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Startups

Emerging Asia's startups open own doors to success

3D flashcards and voice-driven accounting find ways into low-income countries

Yangon-based 360ed demonstrates an educational VR headset.   © Reuters

YANGON -- After studying at Harvard University and learning the art of starting a business in Silicon Valley, Hla Hla Win took her experience home to Myanmar, founding a company that uses augmented reality to improve education in some of the world's least-developed places.

360ed was established in 2016 and first brought products to market last year. It aims to transform pedagogy in the developing world via technology. Pointing a smartphone at a horse on one of its flashcards, for example, lets the student view and manipulate a 3D horse on-screen.

"Public school textbooks only have text and black-and-white pictures, which do not interest the student," Hla Hla Win says. The lineup includes interactive biology and chemistry flashcards for high school students and English flashcards for children. Overall, 360ed has sold 20,000 sets.

The company has marketed its products in Indonesia and the Philippines since 2018, aiming to expand into Malaysia and Africa. As soon as this year, the startup will offer flashcards at CD stores throughout Japan.

 

Hla Hla Win of 360ed used her experience in the U.S. to build a startup back home in Myanmar. (Photo by Yuichi Nitta)

The spread of smartphones and improved telecommunications have lured talented emigrants from even some of the poorest developing countries back home to launch tech startups. Many such outfits copy businesses that have worked elsewhere, like online shopping. 360ed, by contrast, is a startup that uses groundbreaking technology to address homegrown needs and has developed business abroad.

Hishab, a microfinance system developer in Bangladesh, has traveled a similar path. Microcredit has taken off there, with Grameen Bank an established name in the field. But the business model depends on whether debtors can manage their finances.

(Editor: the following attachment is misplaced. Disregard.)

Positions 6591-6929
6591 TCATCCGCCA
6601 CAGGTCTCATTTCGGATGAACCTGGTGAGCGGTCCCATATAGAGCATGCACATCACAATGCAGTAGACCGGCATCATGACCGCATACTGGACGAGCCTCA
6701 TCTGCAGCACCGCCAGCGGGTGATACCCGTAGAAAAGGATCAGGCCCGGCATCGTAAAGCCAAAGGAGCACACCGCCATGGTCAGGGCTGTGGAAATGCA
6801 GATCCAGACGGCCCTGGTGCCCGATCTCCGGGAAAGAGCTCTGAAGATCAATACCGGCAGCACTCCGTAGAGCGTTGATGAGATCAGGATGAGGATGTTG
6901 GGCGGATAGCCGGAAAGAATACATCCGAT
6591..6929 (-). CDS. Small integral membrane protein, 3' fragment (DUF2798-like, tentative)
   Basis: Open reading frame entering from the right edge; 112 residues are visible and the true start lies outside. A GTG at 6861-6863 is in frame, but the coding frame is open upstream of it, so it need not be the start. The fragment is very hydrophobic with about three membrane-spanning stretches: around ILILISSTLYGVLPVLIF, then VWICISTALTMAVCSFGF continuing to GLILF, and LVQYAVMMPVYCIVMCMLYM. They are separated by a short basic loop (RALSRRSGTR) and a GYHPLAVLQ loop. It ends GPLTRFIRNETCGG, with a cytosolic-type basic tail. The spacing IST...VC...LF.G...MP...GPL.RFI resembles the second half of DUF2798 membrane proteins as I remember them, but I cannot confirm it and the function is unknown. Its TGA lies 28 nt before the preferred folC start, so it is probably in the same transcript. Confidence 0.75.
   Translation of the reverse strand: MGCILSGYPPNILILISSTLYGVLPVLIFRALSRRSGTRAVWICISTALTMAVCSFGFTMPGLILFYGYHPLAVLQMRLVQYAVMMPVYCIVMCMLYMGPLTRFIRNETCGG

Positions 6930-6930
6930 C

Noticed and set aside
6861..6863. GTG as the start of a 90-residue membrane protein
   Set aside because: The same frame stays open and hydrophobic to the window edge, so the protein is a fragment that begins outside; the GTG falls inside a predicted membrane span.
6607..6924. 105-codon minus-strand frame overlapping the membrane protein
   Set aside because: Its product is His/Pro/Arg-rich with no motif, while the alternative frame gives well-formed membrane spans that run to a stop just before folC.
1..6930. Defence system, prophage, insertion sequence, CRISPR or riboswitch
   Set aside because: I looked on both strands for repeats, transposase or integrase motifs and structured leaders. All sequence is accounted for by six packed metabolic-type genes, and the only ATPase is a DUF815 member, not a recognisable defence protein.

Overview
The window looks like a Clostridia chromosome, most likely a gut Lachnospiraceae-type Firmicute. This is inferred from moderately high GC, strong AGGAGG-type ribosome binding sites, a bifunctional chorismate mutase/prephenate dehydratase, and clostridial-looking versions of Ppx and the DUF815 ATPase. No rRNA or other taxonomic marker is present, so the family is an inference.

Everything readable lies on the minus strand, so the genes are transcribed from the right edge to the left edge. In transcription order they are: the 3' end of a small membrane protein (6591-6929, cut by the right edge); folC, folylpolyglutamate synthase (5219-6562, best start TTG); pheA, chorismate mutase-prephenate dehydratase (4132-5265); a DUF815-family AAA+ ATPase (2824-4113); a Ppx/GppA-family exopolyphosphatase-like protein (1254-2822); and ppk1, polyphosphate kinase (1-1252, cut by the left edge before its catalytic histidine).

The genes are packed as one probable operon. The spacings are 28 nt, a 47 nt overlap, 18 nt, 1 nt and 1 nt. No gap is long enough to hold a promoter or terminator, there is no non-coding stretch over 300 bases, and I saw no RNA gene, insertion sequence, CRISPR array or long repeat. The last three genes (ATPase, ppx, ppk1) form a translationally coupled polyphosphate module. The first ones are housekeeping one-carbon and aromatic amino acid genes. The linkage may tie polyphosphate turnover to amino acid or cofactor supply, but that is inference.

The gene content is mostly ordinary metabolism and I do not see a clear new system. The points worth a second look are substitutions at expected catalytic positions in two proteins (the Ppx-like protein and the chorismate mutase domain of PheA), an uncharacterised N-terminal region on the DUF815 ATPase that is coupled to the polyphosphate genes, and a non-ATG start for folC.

The borrowers who operate microbusinesses are often unaccustomed to filling out account ledgers, however. Hishab's app manages accounts via voice input. It also corrects for stutters and rephrasings.

Zubair Ahmed, who cut his teeth in Japanese venture capital, founded Hishab to build an easy-to-use data management system. He tapped an engineering friend from college to develop the voice recognition machine learning that powers the app. The friend directs a team of four Bangladeshi engineers remotely from Germany.

Hishab decided in February to expand into neighboring Myanmar. It will launch the app on a trial basis for microbusinesses within the year. Hishab is enlisting the help of Linklusion, a Japanese-led data system developer based in Myanmar.

Funding remains a problem for the startups in the poorest countries, where capital markets are undeveloped and financial institutions underequipped to identify companies with growth potential. Even 360ed, which is developing its business abroad, has yet to receive a cross-border investment.

"Because finance is underdeveloped, raising funds can be extremely difficult," says Shinsuke Goto, CEO of Yangon-based Trust Venture Partners.

But for an internet-based startup with no need for stores or factories, massive amounts of cash are not needed. "Seeing examples of successes in other countries, a growing number of funds are paying attention to new markets like Myanmar," Goto says.

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